John E. Bowers

Institute for Energy Efficiency

University of California Santa Barbara, California, USA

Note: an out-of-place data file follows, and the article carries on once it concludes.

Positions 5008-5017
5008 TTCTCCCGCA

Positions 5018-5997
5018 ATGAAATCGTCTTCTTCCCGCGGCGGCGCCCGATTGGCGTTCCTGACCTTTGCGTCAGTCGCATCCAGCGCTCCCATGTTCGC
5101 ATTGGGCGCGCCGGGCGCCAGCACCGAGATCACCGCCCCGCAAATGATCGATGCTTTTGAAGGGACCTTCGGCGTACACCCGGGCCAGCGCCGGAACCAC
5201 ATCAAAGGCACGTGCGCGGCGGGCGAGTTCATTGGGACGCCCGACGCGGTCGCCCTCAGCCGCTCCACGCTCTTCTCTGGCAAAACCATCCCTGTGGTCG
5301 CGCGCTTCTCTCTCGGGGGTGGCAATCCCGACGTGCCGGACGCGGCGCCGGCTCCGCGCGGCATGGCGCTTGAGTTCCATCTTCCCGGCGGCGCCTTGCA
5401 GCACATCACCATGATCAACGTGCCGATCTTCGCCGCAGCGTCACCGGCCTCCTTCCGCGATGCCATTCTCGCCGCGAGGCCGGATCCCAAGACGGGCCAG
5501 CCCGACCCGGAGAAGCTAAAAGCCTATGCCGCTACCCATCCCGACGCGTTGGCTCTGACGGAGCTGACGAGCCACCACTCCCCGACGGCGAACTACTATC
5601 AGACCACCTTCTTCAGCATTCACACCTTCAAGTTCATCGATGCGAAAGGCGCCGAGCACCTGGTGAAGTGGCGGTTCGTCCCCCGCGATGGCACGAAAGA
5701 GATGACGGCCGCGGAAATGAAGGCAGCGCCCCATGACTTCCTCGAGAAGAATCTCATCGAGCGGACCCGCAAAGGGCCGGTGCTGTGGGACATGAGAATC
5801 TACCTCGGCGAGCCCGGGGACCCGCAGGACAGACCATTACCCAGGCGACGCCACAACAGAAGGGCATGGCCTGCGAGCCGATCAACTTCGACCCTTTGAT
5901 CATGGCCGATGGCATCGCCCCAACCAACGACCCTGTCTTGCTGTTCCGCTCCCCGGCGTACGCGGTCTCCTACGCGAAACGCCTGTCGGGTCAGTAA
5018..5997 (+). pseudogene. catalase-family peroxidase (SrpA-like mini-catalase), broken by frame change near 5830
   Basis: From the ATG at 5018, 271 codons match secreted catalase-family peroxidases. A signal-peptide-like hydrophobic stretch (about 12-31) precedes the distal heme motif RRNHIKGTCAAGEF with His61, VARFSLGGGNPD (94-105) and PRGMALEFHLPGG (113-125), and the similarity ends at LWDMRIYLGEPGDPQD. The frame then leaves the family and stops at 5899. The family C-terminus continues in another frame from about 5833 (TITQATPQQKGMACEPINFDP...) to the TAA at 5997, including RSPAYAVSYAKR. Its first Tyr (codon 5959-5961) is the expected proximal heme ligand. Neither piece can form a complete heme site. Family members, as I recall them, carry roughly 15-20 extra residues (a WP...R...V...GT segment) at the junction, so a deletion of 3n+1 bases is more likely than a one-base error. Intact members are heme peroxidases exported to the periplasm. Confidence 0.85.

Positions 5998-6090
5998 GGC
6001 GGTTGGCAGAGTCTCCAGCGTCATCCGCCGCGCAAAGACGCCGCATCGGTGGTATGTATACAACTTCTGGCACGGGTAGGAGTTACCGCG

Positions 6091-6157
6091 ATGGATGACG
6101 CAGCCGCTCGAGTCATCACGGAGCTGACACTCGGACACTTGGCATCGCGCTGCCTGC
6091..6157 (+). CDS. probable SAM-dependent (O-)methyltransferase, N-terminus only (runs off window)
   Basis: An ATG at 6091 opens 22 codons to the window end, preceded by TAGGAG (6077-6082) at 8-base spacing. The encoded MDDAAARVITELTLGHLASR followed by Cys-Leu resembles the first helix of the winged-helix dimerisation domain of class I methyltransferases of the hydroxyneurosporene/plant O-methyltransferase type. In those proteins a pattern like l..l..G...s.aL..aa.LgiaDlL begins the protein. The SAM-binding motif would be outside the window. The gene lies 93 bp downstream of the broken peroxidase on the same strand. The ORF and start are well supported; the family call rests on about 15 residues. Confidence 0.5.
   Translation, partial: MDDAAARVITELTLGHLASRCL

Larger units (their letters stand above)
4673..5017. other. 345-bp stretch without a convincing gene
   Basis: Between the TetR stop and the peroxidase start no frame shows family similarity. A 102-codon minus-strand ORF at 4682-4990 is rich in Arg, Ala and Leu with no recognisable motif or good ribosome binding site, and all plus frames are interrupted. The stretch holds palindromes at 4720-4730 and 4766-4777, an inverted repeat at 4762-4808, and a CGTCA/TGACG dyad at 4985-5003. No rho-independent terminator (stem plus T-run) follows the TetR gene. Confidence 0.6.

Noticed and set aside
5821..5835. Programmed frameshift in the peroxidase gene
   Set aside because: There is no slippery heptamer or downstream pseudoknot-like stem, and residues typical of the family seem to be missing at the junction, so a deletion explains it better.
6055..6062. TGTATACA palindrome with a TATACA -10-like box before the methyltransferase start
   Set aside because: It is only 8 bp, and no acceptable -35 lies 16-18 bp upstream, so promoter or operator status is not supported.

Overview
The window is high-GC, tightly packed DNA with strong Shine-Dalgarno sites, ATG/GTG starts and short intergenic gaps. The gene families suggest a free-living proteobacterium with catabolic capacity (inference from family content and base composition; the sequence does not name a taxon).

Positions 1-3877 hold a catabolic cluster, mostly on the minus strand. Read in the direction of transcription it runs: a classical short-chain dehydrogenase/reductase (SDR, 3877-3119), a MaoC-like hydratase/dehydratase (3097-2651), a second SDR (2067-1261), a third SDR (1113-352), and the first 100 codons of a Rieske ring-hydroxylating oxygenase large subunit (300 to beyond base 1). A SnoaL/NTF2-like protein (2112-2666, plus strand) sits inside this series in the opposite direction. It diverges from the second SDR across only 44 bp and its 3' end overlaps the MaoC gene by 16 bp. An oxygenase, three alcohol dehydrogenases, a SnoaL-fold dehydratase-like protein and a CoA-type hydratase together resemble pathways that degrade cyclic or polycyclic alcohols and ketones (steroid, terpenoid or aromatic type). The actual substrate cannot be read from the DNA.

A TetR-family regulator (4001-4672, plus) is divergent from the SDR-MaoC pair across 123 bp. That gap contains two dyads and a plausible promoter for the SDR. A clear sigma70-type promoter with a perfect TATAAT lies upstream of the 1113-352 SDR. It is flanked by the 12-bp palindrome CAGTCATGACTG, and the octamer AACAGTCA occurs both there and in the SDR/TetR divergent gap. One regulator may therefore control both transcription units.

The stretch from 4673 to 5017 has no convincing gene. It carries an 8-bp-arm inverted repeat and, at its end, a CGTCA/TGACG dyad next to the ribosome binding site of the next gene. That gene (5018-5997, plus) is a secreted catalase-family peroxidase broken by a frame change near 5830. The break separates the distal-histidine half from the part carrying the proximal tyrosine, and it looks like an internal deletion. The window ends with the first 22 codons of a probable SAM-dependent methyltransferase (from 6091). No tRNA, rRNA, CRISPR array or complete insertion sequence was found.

A variety of communication and sensing applications require higher levels of photonic integration and enhanced levels of photonic performance.  Recently, materials advances have enabled significant gains in the performance of lasers, modulators, photodetectors, and photonic integrated circuits on silicon.  One example is heterogeneous integration of III‑V materials and silicon for terabit/s optical interconnects for data communications and copackaged optics.  Another example is high Q resonators on silicon (Q>400 million) resulting in 70 dB noise reduction in DFB self injection locked lasers with integrated laser linewidths of a few hertz.  The use of silicon nitride waveguides allows the extension of silicon photonics from the infrared through visible wavelengths.  Leveraging direct epitaxy, recent progress in InAs quantum dot lasers grown on 300 mm diameter silicon wafers show promise for achieving lower cost and higher performance photonic integrated circuits. The discrete density of states inherent to quantum dot lasers has many benefits: 1) reduced threshold current, 2) higher temperature operation, 3) reduced linewidth enhancement factor resulting in reduced reflection sensitivity and reduced linewidth, and 4) improved reliability.  Prospects and results for integration of quantum dot lasers with photonic integrated circuits will be discussed.  A roadmap for the future of silicon photonic integrated circuits will be presented.